KISS – keep it simple, sweetheart.  Serve deep and fast, no spin or very light spin.  This way, it will be simple to attack a high dead ball that isn’t angled sharply to the side.  Seems easy… well it is.  Because anti and long pips don’t have a deep trajectory, the unconventional rubber player will have trouble playing deep and low from your long serve.  In order to clear the net, the long pips/anti serve return must be slightly higher.  His anti/pips racket make it very difficult to consistently attack.  Also, the rubber doesn’t have the grip to curve the ball to wide angles.  Once you serve no-spin or light spin deep and fast, he will give you a high ball near the middle of the table.  This is your chance; aggressively attack this ball!  If he returns it, push the next ball.  If you continue to loop consecutive balls, the backspin will accumulate and you will eventually miss.  Remember, if you push, then the next ball will have slight topspin.  If you loop, the next ball will have backspin.

1. Kiss
2. Serve deep “no-spin”
3. Push deep
4. Loop one, push one – don’t often attack two consecutive balls
5. Attack strong if the opportunity arises
6. Long pips and anti aren’t confusing, your own spin is just coming back reversed

Wanda the One-Sided Player
What she wants to do:
Wanda wants to hide her weak side and play her strength as much as possible.  Sometimes her weak side will have pips or anti as a crutch for that weakness.

What you need to do:
You need to identify the weak side.  A one-sided player is defined as someone who has a strong forehand and weak backhand or a strong backhand and a weak forehand.  This style can first be most readily identified by looking at a player’s stance.  Generally if she is standing square to the table (with both feet parallel to the table) she is a backhand player.  If she is standing with the right foot back significantly (for a righty) then she is more forehand oriented.  This can be a frustrating style to play against.  For example, you are playing against a backhand blocker and no matter what you do, she just pushes and blocks on the entire table with her backhand.   You must play long distances starting from the serve and first attack.  For example, serve short angled wide to the forehand then attack deep to the wide backhand.  OR the opposite.  Serve short angled wide to the backhand then attack deep to the wide forehand.  In the longer rallies, it will be very difficult for her to transition well from both forehand and backhand.  She may also have unorthodox rubber; watch for racket flips throughout the point.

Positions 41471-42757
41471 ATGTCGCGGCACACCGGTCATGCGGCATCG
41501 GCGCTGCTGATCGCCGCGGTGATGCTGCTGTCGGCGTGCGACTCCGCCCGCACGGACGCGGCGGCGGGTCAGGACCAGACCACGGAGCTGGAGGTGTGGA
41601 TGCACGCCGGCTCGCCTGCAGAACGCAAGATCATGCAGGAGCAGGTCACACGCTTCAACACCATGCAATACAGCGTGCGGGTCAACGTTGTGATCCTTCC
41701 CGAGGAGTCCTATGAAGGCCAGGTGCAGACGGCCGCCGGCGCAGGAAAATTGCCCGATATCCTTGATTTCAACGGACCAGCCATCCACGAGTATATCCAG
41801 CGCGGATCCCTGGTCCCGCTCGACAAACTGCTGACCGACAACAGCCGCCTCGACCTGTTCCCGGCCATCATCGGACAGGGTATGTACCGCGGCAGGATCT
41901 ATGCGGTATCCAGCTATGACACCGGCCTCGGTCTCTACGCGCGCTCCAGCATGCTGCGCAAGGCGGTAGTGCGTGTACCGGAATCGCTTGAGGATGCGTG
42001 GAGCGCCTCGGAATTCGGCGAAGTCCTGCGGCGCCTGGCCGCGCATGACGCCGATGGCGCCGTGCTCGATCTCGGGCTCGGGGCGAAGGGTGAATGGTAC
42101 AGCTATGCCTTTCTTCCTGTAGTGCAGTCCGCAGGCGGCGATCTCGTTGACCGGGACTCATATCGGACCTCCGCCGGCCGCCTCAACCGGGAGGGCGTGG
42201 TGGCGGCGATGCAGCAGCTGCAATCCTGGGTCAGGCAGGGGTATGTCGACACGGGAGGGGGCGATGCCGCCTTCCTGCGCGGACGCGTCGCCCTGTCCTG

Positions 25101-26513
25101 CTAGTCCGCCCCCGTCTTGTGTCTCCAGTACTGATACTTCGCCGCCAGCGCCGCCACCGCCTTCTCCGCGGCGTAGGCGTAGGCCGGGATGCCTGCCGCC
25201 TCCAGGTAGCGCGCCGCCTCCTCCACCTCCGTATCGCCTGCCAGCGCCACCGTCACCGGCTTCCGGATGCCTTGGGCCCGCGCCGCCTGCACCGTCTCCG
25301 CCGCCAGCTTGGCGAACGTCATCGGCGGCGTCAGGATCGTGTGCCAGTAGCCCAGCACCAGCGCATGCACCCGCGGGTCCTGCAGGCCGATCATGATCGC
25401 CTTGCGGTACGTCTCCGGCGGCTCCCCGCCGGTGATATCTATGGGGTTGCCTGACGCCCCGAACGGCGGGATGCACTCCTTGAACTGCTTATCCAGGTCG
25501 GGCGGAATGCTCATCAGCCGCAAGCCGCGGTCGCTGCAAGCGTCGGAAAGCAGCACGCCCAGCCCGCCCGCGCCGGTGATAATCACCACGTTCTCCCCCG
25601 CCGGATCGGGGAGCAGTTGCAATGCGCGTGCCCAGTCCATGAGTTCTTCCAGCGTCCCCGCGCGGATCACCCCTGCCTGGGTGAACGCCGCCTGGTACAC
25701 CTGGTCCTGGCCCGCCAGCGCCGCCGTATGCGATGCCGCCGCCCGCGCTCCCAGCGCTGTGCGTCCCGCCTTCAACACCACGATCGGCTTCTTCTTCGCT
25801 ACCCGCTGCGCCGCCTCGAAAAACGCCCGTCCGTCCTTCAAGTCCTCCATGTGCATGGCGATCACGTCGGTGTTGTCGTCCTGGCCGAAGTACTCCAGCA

1. Identify the weak side
2. Check the racket for an unorthodox rubber
3. Watch for racket flips
4. Play long distances – force her to use her weak side
5. Force her off the table
6. Play long rallies

Alan the All-Around Player
What he wants to do:

Alan is usually quite consistent in pushing, blocking, and attacking.  His goal is to keep long rallies in whatever manner it takes until you give him an easy ball. He often looks for your weaknesses and forms his strategies around attacking those areas.

What you need to do:
First, decipher which style is working best for him.  Although the all-around player can use any game style to win, he probably wins the majority of his points with one particular fashion.  Second, be patient and wait for the right ball to attack.  Third, aim to go for shots which will hit ninety percent of the time with good placement and variation.  If the all-around player changes his strategy and begins winning, you may need to temporarily change your strategy accordingly.

1. Decipher which style he is winning points with
2. Use good ball placement and variation
3. Be consistent and wait for the right ball to attack
4. Be prepared for him to change his strategy
5. Be flexible in your own strategy
6. Have a good understanding of your own strengths and weaknesses

Amanda the Short Pips Attacker
What she wants to do:
Amanda wants to play quick attacks over the table.  No matter if she attacks first or not, she wants to finish the point with quick, off-the-bounce attacks.  She often serves long, looking to smash your weak return.

What you need to do:
You need to serve short OR serve long if she doesn’t attack the long serve.  The KEY – don’t open with an initial soft attack.  If you attack soft, she will pips-out counterattack and put you running on your heels.  Either attack strong and deep in the last four inches of the table OR push deep.  If you attack deep, the slight spin reversal and trajectory reversal will give the pips player a difficult time keeping the ball low.  If you push heavy and deep with good placement, then she will roll the ball up, which is easy to counterattack.  This is the reason there are very few short pip attackers in the top one hundred in the men’s world rankings.  When you loop wider angles, the pips player may have to move back from the table.  The pips ball will have a very short trajectory; it is almost impossible for your opponent to attack consistently well from off the table.

1. Attack strong and deep
2. Push deep
3. Counterattack her weak opening